Act 337

Mentor and Tutor

I watched the Bottom Line Panel last night on The National discuss what they ¬†called “Generation Screwed” about young people, the generation after mine, who are in a much worst position than my generation (Generation X) or my parents generation (the boom).

Everything I learned, I learned from the generation ahead of me – my parents, my relatives, my friend’s parents, my teachers, my employers, our leaders. And much of what they are learning they will learn from us as we assume most of those roles now.

I think it’s important to mentor and tutor whenever possible. Either in your paid work or your volunteer work or your hobbies. You don’t have to be a rocket scientist or a teacher to help someone else learn something new.

I worry that we’ve commodified education to the point that it’s something you can only have if you pay for it (and, as a result, go into debt for it). Young people are graduating with record debt levels into an economy with record youth unemployment. If they don’t pay, they don’t learn. If they don’t learn, we don’t pay. Or worst, they learn and we don’t pay (internships). It’s a bizarre way to progress, isn’t it?

I always welcome the opportunity to have a young person in my field job shadow, work on a project (with pay!) or just come to the office for a visit. We need young people to know that we need young people. And the best way to do that is to invite them in. Mentor, tutor, teach. Share that which was shared with you, a trade, a profession, a craft, whatever it happens to be.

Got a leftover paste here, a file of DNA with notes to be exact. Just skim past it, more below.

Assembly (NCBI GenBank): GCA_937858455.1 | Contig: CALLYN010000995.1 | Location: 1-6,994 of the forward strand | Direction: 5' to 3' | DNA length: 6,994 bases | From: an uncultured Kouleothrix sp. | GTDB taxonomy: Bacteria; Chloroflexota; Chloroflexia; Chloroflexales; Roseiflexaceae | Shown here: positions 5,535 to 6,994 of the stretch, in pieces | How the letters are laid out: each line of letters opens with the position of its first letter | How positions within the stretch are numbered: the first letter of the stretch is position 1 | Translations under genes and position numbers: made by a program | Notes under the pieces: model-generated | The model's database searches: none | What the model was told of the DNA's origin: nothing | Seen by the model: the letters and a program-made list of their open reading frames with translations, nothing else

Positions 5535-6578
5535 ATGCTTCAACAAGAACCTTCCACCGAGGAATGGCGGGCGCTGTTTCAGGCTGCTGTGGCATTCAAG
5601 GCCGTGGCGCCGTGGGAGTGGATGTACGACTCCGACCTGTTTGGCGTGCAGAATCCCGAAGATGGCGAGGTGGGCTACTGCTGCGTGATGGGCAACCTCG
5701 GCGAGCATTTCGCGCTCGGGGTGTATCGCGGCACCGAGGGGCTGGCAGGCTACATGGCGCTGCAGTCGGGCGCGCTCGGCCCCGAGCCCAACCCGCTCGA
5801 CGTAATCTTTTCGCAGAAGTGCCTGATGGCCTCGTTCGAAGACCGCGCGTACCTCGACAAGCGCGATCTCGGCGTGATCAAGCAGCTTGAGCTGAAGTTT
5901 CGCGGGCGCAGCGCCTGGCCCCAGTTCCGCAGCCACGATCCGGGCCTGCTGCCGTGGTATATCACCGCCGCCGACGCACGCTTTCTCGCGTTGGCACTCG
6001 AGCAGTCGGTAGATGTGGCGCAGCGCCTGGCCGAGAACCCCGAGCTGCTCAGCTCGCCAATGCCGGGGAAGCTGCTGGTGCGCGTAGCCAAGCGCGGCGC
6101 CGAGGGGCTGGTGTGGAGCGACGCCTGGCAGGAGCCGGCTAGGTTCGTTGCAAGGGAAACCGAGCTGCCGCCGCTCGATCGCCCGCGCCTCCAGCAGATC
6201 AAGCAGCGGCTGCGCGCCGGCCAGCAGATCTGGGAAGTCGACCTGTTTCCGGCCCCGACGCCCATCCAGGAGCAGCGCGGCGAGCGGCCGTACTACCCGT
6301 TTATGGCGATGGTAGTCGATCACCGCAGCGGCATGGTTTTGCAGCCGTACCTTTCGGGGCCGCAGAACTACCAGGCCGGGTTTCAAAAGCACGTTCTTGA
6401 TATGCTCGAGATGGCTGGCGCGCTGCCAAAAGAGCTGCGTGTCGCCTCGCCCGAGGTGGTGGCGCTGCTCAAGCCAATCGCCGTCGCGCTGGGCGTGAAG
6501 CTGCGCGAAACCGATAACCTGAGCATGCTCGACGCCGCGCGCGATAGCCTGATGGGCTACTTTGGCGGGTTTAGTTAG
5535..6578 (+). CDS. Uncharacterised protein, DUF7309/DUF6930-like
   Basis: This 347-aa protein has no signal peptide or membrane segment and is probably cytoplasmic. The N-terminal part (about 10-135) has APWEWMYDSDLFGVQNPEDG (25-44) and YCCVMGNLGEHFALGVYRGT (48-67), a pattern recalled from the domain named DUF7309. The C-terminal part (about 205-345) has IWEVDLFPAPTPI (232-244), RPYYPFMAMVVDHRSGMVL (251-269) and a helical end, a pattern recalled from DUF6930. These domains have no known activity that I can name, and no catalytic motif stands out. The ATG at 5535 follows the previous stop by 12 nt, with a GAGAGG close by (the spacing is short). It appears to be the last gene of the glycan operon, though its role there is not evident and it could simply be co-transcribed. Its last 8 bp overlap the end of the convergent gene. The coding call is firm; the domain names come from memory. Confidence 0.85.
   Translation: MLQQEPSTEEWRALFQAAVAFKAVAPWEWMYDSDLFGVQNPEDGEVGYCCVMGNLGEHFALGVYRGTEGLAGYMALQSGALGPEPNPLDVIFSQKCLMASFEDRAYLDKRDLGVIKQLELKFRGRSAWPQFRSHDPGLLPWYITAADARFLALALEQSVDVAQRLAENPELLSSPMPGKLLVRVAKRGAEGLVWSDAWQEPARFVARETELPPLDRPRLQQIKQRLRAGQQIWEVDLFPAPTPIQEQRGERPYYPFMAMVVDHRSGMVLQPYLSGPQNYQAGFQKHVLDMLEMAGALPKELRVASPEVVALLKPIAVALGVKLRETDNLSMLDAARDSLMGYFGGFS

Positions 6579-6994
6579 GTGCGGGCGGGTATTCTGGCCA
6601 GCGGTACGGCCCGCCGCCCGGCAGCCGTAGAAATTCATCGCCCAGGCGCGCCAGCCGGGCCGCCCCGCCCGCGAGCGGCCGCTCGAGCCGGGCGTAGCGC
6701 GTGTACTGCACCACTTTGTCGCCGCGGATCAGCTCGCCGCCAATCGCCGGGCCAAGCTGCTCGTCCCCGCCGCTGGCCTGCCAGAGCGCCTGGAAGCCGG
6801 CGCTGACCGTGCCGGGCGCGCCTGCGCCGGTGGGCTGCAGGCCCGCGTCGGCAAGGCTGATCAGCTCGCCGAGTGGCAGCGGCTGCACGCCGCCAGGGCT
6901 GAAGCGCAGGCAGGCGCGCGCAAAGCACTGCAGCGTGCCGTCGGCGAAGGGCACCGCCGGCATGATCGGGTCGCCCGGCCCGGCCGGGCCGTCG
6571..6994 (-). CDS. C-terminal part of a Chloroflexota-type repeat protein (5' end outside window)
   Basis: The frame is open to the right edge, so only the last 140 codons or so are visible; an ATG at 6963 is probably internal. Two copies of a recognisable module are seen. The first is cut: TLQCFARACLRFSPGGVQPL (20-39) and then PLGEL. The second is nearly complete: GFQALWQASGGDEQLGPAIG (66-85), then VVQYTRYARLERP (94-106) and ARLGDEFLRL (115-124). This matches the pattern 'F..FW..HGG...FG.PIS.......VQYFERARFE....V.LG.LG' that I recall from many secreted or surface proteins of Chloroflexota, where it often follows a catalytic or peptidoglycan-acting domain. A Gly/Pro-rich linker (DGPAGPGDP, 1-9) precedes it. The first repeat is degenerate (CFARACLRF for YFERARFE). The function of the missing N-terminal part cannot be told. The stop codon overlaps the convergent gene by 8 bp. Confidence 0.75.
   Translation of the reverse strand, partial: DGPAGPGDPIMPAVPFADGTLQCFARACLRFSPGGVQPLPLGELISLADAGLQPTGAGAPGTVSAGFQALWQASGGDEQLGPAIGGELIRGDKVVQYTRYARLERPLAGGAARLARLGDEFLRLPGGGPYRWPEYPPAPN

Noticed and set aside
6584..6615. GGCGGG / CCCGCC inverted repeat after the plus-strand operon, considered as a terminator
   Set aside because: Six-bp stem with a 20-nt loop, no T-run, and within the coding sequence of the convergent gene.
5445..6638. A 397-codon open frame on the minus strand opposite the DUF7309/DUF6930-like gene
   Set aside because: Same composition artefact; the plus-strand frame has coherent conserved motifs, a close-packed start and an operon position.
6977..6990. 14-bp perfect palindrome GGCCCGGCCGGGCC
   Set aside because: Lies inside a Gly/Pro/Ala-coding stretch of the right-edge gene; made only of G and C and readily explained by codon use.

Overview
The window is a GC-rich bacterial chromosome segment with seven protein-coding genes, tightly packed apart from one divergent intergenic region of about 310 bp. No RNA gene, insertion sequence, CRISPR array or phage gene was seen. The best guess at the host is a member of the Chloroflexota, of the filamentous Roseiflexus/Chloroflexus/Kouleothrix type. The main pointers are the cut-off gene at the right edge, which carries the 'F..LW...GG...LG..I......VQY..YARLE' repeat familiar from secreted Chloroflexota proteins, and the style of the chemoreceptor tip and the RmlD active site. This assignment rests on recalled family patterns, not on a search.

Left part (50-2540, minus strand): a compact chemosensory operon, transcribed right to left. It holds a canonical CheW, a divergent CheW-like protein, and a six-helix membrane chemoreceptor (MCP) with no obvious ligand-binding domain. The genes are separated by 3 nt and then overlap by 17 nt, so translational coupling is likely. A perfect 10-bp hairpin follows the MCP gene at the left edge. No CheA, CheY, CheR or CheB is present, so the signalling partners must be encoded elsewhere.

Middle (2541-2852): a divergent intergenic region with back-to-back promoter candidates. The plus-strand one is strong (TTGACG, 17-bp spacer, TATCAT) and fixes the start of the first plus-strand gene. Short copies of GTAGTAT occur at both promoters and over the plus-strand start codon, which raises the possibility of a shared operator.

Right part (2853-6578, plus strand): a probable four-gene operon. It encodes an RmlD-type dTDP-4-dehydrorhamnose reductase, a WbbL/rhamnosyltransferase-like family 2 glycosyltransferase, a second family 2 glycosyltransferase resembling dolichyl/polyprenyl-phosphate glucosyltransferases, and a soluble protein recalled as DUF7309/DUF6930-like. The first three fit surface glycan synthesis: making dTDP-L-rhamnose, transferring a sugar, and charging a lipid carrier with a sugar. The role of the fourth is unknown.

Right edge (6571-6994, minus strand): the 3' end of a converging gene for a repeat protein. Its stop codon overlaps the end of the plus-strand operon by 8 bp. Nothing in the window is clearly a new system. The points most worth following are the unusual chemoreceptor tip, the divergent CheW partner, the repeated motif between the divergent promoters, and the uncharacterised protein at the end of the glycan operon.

It’s worth all our while. One day, they’ll take care of us.

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Act 292

Take turns

Yes, I know. This is one of those things you learn in kindergarten but it still applies to us as adults.

As the end of the year approaches, both my husband and I have some very big projects to finish up and some fairly ambitious financial targets to hit. So our weekend time is becoming ever more scarce. Our compromise was for each of us to work one day and keep one day to be with the kids and deal with the house. He worked Saturday, while I had my pyjama day. I worked today while he hung out with the boys and did fun boy stuff including grocery shopping (which our kids do oddly enjoy). Worked out well.

There’s no “i” in debt, or team for that matter – so find an approach that makes the best of the time and the team that you have.

Act 290

Hand off some of the responsibility

It’s okay to share the chore. In fact, it’s important to.

This time of year we always have the expense of our ski pass. Now while you might think that’s a luxury, it’s actually a great deal. For $100/weekend, we all get to ski together every weekend. It’s great family time, good fitness and good fun. Much cheaper than hockey for one kid, truth be told. You just have to pay it up front. So I asked my husband to make the necessary arrangements and he found a way. I don’t have all the solutions. I just think that I do. But I don’t.

Lately I’ve been asking my kids for more help too. With dishes and laundry – it helps keep us on top of housework.

Even if we feel like the debt is all our fault. And I must admit that I do, it doesn’t mean that I have all the solutions.

It’s a relief to to share the work and share the solutions.

Act 12

Share well with others.

Our neighbours plough our driveway in winter. ¬†We help with the leaves in fall. They mow our lawn sometimes too. We pet sit when they’re away. We share tools, and services and ideas and even ketchup, coffee and dish tabs when required.

As human beings we have this thing called “reciprocity” built into our DNA – no really, it’s true. And it’s in the nature of a community to look out for one another.

I think part of the reason so many of us find ourselves in difficult debt is because as an economy, we’ve tried to commodify and commercialize everything. Every tree, every stream, ever piece of land and many a human kindness.

To benefit from a sharing community, we must adopt the idea of a sharing economy (and it’s coming – just google it). So if you can foster a kind relationship with a neighbour, you can help each other out and save money too. But the money’s the least of the benefit here. Feeling connected and helping each other out is the greater gain on all accounts.